Far be it from me –

Psychosis And The Arts

Psychosis and
the Arts
Thursday 27th March, 2014
@ Amnesty International Human Rights Action Centre,
17-25 New Inn Yard, London, EC2A 3EA
Speakers include: Bobby Baker, Martin Gayford, David Bell,
Wiebke Trunk, Nanna Luth & Meg Harris-Williams
FIND OUT MORE: WWW.ISPSUK.ORG | ADMIN@ISPSUK.ORG
The use of the arts in personalised recovery journeys, as well as in psychological treatment
approaches to working with psychosis, is well known in contemporary mental health practice.
In this one-day conference supported by Tate Modern, clinical and non-clinical speakers will
come together in encouraging dialogue and dispelling some of the myths that persist in
the field of psychosis and the arts, including Van Gogh’s ear.
Confirmed speakers include the acclaimed visual and performance artist Bobby
Baker, the award-winning writer Martin Gayford, the psychoanalyst David Bell and the
psychoanalytically-informed arts scholar Meg Harris-Williams, together with arts therapists,
service users, their family and friends and other specialists working with psychosis.
International gallery curators Wiebke Trunk and Nanna Luth and educators in the medical
humanities will provide a new lens through which ways of approaching the urgent UK
agenda of compassionate care can be looked at in the context of the wider contribution of the
arts for enhancing empathic mental health care.
ISPS UK Charity No: 1098909

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Dolly Sen – Questions and Answers

I’ve read that you first started to hear voices at age 14, can you tell me what happened?
Every Sunday the radio would play the UK top 40. I listened to it and taped the songs I liked. All of a sudden the music went quiet and a troll-like voice issued from the radio: “What do you want, Dolly? How much do you want?” My skin prickled. I shut off the radio in fear. Deep demonic laughter followed. “Can’t get rid of me. I’m yours for life now.”
  “Who are you?”
“I am the universe. I choose whether you live or breathe.” I got up and ran out of the room. I stopped listening to the radio from then on. As the days passed, I thought maybe I just dreamed it all. But they came back and haven’t left me yet.
Was it one voice, or many? … What were the voices saying?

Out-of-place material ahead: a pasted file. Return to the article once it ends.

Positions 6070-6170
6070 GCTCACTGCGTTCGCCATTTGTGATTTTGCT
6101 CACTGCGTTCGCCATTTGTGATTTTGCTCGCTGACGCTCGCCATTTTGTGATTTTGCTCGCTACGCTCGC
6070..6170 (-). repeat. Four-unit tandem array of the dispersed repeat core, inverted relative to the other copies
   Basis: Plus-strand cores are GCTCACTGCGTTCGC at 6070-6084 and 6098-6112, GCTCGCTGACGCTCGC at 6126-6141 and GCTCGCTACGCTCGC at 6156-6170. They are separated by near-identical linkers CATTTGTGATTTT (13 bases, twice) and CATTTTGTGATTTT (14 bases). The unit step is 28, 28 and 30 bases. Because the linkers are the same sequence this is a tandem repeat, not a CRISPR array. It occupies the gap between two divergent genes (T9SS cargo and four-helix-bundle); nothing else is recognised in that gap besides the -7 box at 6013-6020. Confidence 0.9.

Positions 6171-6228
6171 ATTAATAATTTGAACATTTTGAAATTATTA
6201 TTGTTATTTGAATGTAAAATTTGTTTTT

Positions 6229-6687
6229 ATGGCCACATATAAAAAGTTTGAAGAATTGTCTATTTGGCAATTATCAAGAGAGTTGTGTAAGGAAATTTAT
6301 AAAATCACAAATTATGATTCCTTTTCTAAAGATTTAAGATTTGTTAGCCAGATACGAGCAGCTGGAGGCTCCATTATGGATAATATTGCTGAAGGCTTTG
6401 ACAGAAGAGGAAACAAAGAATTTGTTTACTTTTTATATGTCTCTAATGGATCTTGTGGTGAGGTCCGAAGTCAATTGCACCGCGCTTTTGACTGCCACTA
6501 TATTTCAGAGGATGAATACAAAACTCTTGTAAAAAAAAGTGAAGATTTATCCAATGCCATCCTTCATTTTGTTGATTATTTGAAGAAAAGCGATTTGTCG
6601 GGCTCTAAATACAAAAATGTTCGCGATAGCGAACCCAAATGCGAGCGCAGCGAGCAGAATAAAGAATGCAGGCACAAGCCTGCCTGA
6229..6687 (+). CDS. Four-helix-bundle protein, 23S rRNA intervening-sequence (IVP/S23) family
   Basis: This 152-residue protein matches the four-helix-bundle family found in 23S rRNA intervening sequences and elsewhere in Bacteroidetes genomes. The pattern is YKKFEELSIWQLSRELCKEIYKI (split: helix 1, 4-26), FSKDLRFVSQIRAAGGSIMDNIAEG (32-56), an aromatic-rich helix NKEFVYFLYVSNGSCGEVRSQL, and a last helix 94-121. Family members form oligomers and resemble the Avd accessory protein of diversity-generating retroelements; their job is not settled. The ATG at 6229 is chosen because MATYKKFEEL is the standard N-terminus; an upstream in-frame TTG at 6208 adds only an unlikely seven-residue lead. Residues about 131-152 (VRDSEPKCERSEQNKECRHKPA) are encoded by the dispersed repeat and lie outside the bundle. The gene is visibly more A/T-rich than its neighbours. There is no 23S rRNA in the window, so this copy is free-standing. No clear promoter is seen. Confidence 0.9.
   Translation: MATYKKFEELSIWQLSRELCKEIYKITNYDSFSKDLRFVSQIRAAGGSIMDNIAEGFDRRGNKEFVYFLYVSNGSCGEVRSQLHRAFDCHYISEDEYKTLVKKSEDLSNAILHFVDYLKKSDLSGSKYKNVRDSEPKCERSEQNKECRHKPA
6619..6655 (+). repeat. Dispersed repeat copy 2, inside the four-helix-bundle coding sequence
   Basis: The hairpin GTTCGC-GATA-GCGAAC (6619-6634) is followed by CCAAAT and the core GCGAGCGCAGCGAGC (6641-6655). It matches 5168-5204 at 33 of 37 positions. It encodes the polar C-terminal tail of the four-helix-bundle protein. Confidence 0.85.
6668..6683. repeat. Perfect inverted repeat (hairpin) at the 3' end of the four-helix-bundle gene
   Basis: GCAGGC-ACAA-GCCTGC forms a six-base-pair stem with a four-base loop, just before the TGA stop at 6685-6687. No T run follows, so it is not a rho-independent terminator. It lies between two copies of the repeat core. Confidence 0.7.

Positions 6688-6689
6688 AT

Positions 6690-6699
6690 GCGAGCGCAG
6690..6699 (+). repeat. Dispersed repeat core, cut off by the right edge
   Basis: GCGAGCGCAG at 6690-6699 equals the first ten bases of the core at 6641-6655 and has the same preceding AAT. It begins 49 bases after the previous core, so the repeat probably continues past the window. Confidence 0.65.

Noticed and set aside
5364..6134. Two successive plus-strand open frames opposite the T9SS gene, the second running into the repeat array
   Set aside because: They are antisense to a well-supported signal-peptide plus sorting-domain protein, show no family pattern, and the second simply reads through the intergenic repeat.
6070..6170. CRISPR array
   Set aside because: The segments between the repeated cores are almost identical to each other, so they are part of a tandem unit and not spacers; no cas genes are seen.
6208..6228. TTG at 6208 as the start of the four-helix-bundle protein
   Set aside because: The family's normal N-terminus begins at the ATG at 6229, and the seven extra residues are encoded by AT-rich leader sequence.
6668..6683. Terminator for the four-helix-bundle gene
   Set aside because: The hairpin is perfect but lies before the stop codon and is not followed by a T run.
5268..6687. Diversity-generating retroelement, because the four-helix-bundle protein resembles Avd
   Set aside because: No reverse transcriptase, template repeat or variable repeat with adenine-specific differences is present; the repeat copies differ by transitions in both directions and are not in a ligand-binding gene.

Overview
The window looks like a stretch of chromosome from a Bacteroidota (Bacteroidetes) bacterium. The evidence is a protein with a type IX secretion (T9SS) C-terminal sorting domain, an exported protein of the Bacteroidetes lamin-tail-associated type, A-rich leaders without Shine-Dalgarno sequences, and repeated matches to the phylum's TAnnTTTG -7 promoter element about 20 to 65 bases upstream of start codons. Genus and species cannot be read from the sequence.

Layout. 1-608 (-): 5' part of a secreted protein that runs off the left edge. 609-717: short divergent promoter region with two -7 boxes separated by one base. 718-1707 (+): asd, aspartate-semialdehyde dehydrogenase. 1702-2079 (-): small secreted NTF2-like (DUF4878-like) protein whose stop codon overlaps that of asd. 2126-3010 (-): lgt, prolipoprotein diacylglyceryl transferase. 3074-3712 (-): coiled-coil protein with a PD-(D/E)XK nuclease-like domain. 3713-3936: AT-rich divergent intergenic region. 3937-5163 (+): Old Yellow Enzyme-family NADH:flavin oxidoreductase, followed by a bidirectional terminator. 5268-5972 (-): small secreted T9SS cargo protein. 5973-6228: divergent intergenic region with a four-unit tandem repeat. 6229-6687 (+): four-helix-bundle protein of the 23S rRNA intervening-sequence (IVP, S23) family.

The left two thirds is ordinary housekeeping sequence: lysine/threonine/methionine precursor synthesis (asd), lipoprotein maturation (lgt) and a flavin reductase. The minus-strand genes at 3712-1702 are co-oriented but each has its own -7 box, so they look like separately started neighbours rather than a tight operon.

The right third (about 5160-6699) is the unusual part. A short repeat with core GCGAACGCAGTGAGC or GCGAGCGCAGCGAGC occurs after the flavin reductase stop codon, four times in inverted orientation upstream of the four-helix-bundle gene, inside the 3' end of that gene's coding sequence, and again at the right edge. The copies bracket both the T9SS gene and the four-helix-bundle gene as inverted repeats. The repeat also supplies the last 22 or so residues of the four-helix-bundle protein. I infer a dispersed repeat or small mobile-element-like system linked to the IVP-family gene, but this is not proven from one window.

At first it was only one distinct voice with whispering voices in the background, but not long after my first experience, one voice became many. The voices were quite vicious and abusive, ordering me to kill myself, telling me I was evil and a demon, that my family were better off with me dead and that I would bring harm to them just by being alive. If there was a disaster on the TV, they told me it was my fault. They called me a whore, a slut, that my heart was rotting. Imagine hearing that day in day out, for years on end.
When you heard these voices were there any images that appeared in your mind? Did these become visual hallucinations as well?
Before I heard my first voices, I was seeing shadows in my room, and sensing presences behind me, or over me when I slept, so they all came together more or less. It was only days after hearing that first voice, that I began to see demonic faces. The voices felt demonic too. I was too scared to know their faces so I didn’t have any images in my mind as to what they might look like.
How difficult was it to go about your daily life whilst experiencing these voices?
I had no life. I couldn’t function on a day to day level. I rarely went out or communicated with my family. I had no friends, no hobbies, no work, nothing to occupy me but terror. When that happens to you, you either lash out or freeze. I froze. I became a statue for over a decade. I did nothing; I couldn’t do anything. Even when I tried to brush my teeth, the voices were telling to stab myself in the eye with a toothbrush.
Do the voices feel as if they coming from inside or outside your head?  For over 20 years, they came from outside my head. I even felt the breath and the body heat of the voices I heard behind me. The more I deal with why I have my voices and accept they are part of me I can’t face or are too painful, some of them move into inside my head.
Does the distance of the voice change with its character (i.e. angry voices compared to soft soothing voices?) They cover all sorts of distances. Sometimes they seem far and muffled, like they are in the other room. Sometimes they feel so close, their spittle touches me and disgust me. These close ones are the ones that are characteristically negative, abusive and overpowering.
Do you believe that the voices you hear are a metaphor, holding traumatic experience safely?